As my son Craig lay under that table in the school library and saw his two friends murdered before his very eyes — He did not hesitate to pray in school. I defy any law or politician to deny him that right!

I challenge every young person in America, and around the world, to realize that on April 20,1999, at Columbine High School prayer was brought back to our schools. Do not let the many prayers offered by those students be in vain.

Dare to move into the new millennium with a sacred disregard for legislation that violates your God-given right to communicate with Him.

To those of you who would point your finger at the NRA I give to you a sincere challenge. Dare to examine your own heart before casting the first stone!

My daughter’s death will not be in vain! The young people of this country will not allow that to happen!

Sadly, many of the young people a generation later are not only letting it happen, they are demanding it happen.  May God help us!





A subject for Critical Thinking

Use reason to analyze the following statement written by Fr. Eguiguren, based on the Catholic Faith.

Jesus and Personal and Social Transformation

by Fr. Antonio Eguiguren, Rector, St. John’s Catholic Cathedral, Boise, Idaho 

Many scholars have written important works to try to define precisely where the “essence of Christianity” is to be found. However, to know the center of the Christian faith, we do not need to go to any theological theory. First thing is to understand what was for Jesus his most important goal, the center of his life, the absolute, the cause to which he devoted himself to in body and soul.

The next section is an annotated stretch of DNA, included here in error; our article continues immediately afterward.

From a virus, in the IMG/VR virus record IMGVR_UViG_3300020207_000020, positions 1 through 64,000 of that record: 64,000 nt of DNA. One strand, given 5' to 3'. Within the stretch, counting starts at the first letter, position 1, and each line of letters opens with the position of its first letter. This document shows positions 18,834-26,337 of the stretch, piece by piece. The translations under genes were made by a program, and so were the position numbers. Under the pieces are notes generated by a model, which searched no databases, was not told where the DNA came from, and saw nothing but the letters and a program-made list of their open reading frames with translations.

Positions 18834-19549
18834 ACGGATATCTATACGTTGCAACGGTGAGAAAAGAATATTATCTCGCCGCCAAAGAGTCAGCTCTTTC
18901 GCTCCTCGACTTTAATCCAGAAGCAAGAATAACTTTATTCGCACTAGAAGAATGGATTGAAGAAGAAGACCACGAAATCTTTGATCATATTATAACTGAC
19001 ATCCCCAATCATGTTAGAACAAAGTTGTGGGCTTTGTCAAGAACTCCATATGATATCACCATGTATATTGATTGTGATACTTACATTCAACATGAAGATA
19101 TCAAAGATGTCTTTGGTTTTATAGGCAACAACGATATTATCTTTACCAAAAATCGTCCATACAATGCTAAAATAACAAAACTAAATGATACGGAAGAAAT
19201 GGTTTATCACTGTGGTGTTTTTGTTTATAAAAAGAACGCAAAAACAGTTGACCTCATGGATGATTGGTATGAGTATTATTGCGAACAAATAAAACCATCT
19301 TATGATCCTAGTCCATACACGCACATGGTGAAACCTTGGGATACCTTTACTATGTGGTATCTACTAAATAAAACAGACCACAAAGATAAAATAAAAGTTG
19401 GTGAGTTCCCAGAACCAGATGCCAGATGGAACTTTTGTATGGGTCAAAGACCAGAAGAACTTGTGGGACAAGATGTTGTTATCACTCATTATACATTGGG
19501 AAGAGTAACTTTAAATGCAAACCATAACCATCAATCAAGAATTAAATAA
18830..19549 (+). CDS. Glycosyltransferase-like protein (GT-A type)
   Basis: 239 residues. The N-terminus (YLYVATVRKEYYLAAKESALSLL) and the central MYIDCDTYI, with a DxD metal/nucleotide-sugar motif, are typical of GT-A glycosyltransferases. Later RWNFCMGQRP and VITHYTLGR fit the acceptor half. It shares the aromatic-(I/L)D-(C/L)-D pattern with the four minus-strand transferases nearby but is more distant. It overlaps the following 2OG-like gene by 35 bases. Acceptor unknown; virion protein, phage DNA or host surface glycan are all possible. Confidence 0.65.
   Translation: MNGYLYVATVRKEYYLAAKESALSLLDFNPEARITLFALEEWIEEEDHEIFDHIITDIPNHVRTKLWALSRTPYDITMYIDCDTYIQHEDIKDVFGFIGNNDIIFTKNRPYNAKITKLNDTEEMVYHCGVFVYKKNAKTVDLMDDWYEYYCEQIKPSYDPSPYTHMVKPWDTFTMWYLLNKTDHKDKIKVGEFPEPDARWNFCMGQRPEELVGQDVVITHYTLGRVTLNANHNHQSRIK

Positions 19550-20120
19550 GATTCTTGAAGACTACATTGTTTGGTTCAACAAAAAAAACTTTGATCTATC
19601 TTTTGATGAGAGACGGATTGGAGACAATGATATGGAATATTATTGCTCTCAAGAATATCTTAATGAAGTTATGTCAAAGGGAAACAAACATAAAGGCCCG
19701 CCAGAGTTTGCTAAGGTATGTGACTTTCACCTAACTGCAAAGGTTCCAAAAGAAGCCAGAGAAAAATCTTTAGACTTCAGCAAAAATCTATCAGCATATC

No one doubts today that Mark’s gospel has sharply summarized that goal in these words: “The kingdom of God is near. Repent and believe the Good News.” The aim of Jesus was to introduce in the world what he called “the kingdom of God (Malkuta Yahweh):” a community of brothers and sisters structured in a fair and dignified manner for all, just as God wants it.

When God reigns in the world, humanity progresses in justice, solidarity, compassion, fraternity and peace. To this goal Jesus gave passionately all his energies. For believing in this dream, or utopia, and for putting all his energies into its accomplishment, he was persecuted, tortured and executed. “The kingdom of God” was the absolute value for him.

The conclusion is obvious: the strength, the energy, the sense of purpose, the reason and the ultimate meaning of Christianity is “the kingdom of God,” and nothing else. The only criteria to measure the Christian identity, the truth of any spirituality or the value of what the Church is, is always subject and at the service of the “kingdom of God.” In a nutshell, the only way to look at life as Jesus did, the only way to feel things as Jesus felt, the only way to act as Jesus did, is to guide all our lives toward building a more humane world.